'My Pain and My Tears Are Gone'
After Childhood Tragedy, Dockett Chooses to Laugh
Thursday, January 29, 2009
TAMPA, Jan. 28 -- He is the jokester of the Arizona Cardinals locker room, with his mouth often at work and usually grinning. The engaging personality was on full display here Wednesday soon after defensive tackle Darnell Dockett walked, fashionably late, into the media tent set up at the team's hotel during Super Bowl week.
He sat, and the words came tumbling out for the next half-hour or so, eliciting more than a few laughs from the tiny crowd of media members. If he's not the NFL's best quote-producer, he's on the short list.
But as he told the story of his life, a story he had been reluctant to share until a college coach told him it could inspire others, Dockett made it clear he chooses to laugh all the time, in large part because he decided he'd cried enough.
"If you ask any one of my teammates, when I'm in the locker room, I'm on joke time all the time," Dockett said. "I'm gonna have me a blast. My pain and my tears are gone. I've done shed enough of them. When you see me, you always see me on joke time. Sometimes people are like, 'You play too much.' I'll be like: 'You'd better enjoy life. Smile and enjoy this while you can.' "
Dockett's story is tragic at points, from growing up poor near Atlanta to stealing cars with his friends to coming home one day to find his mother had been fatally shot. But it also is a story of salvation, beginning when he moved to Maryland and, with a father he barely knew dying of cancer, was taken in by his uncle who lived in Burtonsville.
His uncle steered him -- forced him, really -- into football, and the sport has taken him from Paint Branch High School to college stardom at Florida State to NFL riches and, now, to the game's grandest stage. He is a father now, trying to learn from the mistakes his father made. He has turned the unspeakable pain of his mother's death into a career and a life to be proud of, and he said he owes it all to his uncle and to football.
But that doesn't mean it was love at first sight between him and the sport.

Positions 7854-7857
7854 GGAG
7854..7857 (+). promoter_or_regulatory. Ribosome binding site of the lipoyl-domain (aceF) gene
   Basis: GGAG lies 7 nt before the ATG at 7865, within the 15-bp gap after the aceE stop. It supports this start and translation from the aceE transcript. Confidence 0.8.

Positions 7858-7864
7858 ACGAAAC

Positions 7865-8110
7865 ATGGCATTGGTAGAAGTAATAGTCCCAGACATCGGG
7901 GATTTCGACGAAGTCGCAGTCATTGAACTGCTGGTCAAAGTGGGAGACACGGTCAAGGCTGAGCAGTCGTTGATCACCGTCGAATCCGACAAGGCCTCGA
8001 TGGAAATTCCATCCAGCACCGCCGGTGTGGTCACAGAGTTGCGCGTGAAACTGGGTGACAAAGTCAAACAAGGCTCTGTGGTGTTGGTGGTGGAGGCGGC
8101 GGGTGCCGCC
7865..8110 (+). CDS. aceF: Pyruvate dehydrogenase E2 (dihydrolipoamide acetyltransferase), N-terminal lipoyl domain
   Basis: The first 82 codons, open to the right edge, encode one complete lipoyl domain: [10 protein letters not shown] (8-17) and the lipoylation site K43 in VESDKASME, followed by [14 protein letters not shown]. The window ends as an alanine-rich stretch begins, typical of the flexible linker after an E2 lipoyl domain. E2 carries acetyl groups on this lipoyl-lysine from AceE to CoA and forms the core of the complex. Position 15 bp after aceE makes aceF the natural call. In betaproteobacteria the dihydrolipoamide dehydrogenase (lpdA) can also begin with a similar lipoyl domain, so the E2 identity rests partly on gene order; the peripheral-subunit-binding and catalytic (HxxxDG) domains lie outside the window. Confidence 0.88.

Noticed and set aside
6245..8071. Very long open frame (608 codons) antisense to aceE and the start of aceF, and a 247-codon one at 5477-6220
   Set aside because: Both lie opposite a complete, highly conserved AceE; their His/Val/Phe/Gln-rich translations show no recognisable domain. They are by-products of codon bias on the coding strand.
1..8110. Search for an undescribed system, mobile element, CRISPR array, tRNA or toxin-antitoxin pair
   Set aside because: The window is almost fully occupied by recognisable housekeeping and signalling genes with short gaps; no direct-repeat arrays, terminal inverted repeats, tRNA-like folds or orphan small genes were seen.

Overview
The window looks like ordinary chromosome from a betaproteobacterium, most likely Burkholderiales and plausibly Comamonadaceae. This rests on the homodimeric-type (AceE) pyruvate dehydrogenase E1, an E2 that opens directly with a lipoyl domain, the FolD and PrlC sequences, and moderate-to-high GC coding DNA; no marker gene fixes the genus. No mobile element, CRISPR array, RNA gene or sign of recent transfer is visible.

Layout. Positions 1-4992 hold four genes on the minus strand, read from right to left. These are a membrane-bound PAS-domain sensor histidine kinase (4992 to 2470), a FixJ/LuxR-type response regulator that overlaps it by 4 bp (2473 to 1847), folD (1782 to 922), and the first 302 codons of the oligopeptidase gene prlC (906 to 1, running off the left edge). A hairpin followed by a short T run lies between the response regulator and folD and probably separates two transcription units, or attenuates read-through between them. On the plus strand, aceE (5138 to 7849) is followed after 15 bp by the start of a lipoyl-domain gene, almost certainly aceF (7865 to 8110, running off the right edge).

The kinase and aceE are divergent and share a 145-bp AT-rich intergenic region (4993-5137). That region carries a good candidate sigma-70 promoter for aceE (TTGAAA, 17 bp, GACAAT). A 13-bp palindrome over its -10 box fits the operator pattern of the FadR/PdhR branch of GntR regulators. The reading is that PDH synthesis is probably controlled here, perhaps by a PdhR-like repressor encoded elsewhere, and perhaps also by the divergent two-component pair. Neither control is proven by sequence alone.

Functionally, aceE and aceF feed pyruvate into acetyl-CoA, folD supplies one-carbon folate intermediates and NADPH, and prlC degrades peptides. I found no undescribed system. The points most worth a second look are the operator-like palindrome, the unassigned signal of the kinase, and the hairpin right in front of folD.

"They tried to put me on a football team," Dockett said. "I quit. I was like, 'I don't want to play this. I'm used to stealing cars and fighting and doing all this other stuff. I don't know how to do all this other stuff.' I remember telling the coach, he was like, 'Do you know the three-point stance?' I was like, 'No, but I can tell you how to steal a Buick Regal, though.' "
Dockett was 13 when his mother, Cheryl Hambrick, was killed in Decatur, Ga., by a gunshot to the head. Dockett returned home to discover her body. Her killing remains unsolved.
His father left the family when Darnell was 5 or 6, and he remembers his mother going to the grocery store with $20 trying to feed three children. He acknowledged his mother might have been involved in drugs. But she tried to keep him in school, off the streets and out of trouble. She just hadn't been able to do it.
He and a group of about two dozen other kids his age stole cars, and Dockett said he was arrested "a few times." He also said: "We used to get chased by the police. Sometimes we used to do it on purpose, just to see if they could catch you. I got away the majority of the time. I think only one time I got caught, and that's when somebody told on me."
For five or six years after his mother's death, he said, he spent plenty of time thinking about who did it, whether it was a family member or a neighbor or someone he'd seen regularly. But life moved on. Dockett was sent to Maryland, where his father, Darnell Sr., was dying of pancreatic cancer. His father tried to rekindle their relationship, but Darnell wouldn't allow it. It wasn't until two or three years later, he said, that he forgave his father for leaving the family.